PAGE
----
If there were a household I could go back in time to visit, it would probably be the one headed by Richard Jones. This week in #52Ancestors I would like to explore the life of a person who oddly intimidates me from the grave and for whom my brother and I have many heirlooms passed down through the generations.
Richard Jones was born 21 February 1812, in Philadelphia, Pennsylvania to Benjamin (1767-1849) and Mary Howell (1778-1836) Jones. His birth is recorded in Quaker meeting records as one of the first five of what would ultimately be seven children. Benjamin was in the iron business and rose from iron monger to gentleman, if city directories have any real say in the matter. The family appears to have divided their time between Philadelphia and Hanover, New Jersey. Burlington county is across the Delaware River from Philadelphia but my mind boggles at the idea of transporting a crowd of children back and forth using whatever transportation was available.
Richard married his first wife, Susan Ellis Gibbs (1814-1837) on 13 June 1833 and they had two boys, Benjamin Jones (1833-1896) and Joseph Gibbs Jones (1834-1895). Sadly, Susan died in 1837. Richard then married Alice Woodmansie Davis in 1841 and they had five children.
Although Richard appears to have gone to work early in the family foundry business at Hanover, NJ, he also seems to have been interested in diversifying the family holdings. He and his brother Samuel Howell Jones established and dissolved several businesses in Hanover, Florence and Trenton between 1845 and 1870. The pipes used in the Boston Water Works in 1847 came from Hanover Furnace. In 1850 Richard was a principle in the New Jersey Exploring and Mining Company. He established the New Jersey Zinc Paint Company, most likely as a result of his experiments with and eventual patents on zinc oxide extraction (1854 and 1869). Richard was definitely something of a chemical genius but I am not sure about his business expertise. The iron industry in the 19th century was a risky business. with many smaller operations failing due to pressures of the economy and production expenses.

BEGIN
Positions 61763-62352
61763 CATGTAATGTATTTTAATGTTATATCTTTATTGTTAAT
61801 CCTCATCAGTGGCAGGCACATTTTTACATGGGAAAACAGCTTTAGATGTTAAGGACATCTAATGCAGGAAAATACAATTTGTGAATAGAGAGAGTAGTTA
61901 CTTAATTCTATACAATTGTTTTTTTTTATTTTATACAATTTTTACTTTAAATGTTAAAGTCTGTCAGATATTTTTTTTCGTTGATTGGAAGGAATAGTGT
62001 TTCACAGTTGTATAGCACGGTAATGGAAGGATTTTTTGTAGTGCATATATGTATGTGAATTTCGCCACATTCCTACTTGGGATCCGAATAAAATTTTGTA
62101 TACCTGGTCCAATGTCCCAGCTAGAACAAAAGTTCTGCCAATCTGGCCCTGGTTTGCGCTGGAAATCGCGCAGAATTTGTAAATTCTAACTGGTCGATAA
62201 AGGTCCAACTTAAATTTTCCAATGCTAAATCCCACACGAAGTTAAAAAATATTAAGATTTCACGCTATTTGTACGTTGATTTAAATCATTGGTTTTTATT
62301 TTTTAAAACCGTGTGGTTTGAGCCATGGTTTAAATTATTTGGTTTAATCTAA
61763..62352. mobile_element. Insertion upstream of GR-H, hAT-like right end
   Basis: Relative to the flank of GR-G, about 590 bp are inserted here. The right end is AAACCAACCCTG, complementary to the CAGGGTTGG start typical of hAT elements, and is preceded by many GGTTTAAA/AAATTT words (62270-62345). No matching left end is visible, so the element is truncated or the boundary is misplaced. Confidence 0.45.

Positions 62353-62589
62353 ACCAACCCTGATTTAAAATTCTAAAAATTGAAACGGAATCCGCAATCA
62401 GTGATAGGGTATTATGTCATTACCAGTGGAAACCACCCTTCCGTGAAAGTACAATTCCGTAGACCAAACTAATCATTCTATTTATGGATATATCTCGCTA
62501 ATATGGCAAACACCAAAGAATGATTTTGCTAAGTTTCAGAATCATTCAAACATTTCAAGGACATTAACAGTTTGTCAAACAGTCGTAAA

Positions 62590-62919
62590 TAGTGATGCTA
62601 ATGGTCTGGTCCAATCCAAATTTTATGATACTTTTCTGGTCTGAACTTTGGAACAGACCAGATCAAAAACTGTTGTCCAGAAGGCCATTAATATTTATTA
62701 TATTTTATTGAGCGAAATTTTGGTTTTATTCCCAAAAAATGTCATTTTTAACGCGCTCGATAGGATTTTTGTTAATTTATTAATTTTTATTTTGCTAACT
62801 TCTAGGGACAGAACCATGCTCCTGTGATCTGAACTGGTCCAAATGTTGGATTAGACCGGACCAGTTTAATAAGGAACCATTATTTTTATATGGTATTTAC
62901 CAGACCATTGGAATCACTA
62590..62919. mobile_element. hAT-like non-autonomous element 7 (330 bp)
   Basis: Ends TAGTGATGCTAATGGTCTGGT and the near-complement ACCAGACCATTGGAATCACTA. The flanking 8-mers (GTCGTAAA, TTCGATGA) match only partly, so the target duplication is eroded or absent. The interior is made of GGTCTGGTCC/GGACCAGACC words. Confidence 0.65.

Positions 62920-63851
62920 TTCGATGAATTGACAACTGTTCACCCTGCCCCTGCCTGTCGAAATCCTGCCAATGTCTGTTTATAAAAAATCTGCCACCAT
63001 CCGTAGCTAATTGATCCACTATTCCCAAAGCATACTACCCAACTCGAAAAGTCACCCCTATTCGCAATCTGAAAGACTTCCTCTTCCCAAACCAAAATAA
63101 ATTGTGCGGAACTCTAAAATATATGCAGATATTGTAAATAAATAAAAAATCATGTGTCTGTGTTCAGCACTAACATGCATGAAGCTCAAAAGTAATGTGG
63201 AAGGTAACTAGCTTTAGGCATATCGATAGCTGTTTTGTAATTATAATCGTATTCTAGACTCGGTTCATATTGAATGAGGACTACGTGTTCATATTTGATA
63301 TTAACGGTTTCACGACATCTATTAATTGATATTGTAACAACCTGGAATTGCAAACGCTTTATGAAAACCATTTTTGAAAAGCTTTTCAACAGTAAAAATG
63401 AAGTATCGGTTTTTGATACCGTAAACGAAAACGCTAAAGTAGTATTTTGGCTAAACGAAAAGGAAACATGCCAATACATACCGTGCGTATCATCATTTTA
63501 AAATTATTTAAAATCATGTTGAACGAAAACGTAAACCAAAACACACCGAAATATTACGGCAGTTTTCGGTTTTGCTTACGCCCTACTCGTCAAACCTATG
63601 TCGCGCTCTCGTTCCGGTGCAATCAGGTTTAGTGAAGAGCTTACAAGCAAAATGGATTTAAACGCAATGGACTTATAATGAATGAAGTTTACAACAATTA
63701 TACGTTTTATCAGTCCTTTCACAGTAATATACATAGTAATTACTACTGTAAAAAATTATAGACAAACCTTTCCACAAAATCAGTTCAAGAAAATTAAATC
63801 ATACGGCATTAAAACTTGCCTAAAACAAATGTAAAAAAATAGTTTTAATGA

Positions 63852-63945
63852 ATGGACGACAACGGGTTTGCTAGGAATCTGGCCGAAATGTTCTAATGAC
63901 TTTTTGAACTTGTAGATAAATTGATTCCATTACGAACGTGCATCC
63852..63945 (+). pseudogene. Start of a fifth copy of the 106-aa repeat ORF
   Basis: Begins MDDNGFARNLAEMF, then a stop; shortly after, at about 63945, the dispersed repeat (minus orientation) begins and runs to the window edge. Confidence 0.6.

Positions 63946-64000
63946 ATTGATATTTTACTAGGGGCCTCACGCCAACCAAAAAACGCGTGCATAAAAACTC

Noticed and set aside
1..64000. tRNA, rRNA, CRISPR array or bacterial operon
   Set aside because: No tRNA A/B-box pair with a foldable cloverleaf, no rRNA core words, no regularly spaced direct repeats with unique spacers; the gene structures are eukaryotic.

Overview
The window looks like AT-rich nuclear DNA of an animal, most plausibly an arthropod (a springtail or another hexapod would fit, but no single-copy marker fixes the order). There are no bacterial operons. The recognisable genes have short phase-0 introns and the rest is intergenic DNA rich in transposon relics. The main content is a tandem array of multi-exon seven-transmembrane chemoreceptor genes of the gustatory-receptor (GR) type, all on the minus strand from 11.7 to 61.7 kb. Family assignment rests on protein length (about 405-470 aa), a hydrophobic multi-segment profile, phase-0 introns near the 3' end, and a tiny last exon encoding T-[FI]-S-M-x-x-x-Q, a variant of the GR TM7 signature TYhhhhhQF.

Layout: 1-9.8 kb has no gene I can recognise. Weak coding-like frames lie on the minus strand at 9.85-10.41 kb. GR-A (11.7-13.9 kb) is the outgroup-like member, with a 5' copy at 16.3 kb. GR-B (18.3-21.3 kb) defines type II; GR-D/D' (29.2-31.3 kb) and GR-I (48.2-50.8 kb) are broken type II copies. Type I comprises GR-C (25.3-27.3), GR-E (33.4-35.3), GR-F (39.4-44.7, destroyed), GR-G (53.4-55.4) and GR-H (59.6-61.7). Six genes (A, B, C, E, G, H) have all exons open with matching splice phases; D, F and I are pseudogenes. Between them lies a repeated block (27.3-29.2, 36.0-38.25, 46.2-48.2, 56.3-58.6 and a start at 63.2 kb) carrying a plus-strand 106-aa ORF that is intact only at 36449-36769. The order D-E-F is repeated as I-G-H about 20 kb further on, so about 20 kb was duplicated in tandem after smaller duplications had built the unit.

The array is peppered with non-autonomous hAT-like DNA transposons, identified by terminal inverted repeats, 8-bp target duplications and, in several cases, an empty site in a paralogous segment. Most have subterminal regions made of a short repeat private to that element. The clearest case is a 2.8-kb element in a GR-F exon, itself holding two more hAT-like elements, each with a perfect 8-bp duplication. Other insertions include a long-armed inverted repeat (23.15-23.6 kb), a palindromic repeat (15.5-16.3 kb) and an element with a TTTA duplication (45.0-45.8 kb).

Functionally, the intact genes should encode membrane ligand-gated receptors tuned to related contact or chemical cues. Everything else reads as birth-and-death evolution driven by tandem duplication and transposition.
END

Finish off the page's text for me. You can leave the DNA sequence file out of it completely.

By the mid 1870’s, Richard and Alice Jones are back in Philadelphia, residing at 1818 Delancy Street. Richard died here on 29 October 1890, and is buried in the churchyard cemetery at St. Andrew’s Episcopal Church, Mount Holly, New Jersey. Many items have come down through the family, including three lovely chairs, part of what was probably a much larger set. I think of the dinner parties and other conversations that those chairs have witnessed over the years and wonder…
Happy Birthday, Richard Jones!